Global sea level has been rising over the past century, and the rate has increased in recent decades.
Global sea level trends and relative sea level trends are different measurements. Just as the surface of the Earth is not flat, the surface of the ocean is also not flat — in other words, the sea surface is not changing at the same rate at all points around the globe. Sea level rise at specific locations may be more or less than the global average due to many local factors: subsidence, ocean currents, variations in land height, and whether the land is still rebounding from the compressive weight of Ice Age glaciers.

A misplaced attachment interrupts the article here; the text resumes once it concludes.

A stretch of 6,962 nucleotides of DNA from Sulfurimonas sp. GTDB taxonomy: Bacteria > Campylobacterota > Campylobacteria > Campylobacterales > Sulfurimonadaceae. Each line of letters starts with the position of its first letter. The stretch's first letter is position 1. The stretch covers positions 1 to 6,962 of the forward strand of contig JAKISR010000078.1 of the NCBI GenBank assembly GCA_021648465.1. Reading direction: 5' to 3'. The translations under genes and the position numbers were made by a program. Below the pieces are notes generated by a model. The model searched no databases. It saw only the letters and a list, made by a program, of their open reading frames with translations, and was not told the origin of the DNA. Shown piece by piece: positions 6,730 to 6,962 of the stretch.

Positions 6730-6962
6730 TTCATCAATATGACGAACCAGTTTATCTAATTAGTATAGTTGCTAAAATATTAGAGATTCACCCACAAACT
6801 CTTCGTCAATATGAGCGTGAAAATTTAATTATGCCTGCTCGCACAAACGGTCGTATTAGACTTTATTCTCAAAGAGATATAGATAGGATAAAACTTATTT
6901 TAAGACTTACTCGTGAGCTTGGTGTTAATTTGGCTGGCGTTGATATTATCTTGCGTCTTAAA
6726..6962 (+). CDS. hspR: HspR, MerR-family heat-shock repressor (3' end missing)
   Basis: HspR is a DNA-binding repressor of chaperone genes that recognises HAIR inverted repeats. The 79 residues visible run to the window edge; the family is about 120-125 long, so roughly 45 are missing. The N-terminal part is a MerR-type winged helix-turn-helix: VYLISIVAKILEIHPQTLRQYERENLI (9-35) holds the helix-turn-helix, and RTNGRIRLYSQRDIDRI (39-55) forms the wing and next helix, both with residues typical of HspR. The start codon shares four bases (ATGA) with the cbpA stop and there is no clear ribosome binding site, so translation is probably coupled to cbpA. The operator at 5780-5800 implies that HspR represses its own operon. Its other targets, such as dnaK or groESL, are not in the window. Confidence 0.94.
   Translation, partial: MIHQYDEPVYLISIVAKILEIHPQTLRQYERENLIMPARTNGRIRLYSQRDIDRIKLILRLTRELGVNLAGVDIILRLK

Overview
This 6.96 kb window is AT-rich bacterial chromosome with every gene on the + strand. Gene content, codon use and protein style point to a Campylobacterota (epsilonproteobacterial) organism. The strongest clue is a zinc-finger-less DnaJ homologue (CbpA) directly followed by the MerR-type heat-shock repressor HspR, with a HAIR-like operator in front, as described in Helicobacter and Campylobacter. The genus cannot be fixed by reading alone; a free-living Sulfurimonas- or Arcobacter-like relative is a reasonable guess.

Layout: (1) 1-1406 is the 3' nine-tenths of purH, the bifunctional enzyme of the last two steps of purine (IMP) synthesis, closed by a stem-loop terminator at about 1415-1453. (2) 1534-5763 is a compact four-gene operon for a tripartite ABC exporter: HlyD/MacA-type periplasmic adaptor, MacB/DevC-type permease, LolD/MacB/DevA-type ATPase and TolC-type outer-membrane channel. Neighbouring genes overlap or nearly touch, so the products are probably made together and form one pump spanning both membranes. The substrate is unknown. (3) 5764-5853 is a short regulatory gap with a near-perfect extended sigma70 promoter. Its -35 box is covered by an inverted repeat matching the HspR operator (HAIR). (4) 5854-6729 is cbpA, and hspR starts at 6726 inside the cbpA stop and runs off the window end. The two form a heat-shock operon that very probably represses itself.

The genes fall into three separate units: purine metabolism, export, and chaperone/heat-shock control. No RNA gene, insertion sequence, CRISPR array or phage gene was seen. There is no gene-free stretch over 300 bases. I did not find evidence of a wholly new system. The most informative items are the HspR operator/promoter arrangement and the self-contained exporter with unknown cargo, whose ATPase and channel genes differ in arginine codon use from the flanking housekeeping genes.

Sea level is primarily measured using tide stations and satellite laser altimeters. Tide stations around the globe tell us what is happening at a local level — the height of the water as measured along the coast relative to a specific point on land. Satellite measurements provide us with information on how the ocean surface is changing — at a particular location or on the average across the entire ocean. Taken together, these tools tell us how our ocean sea levels are changing over time.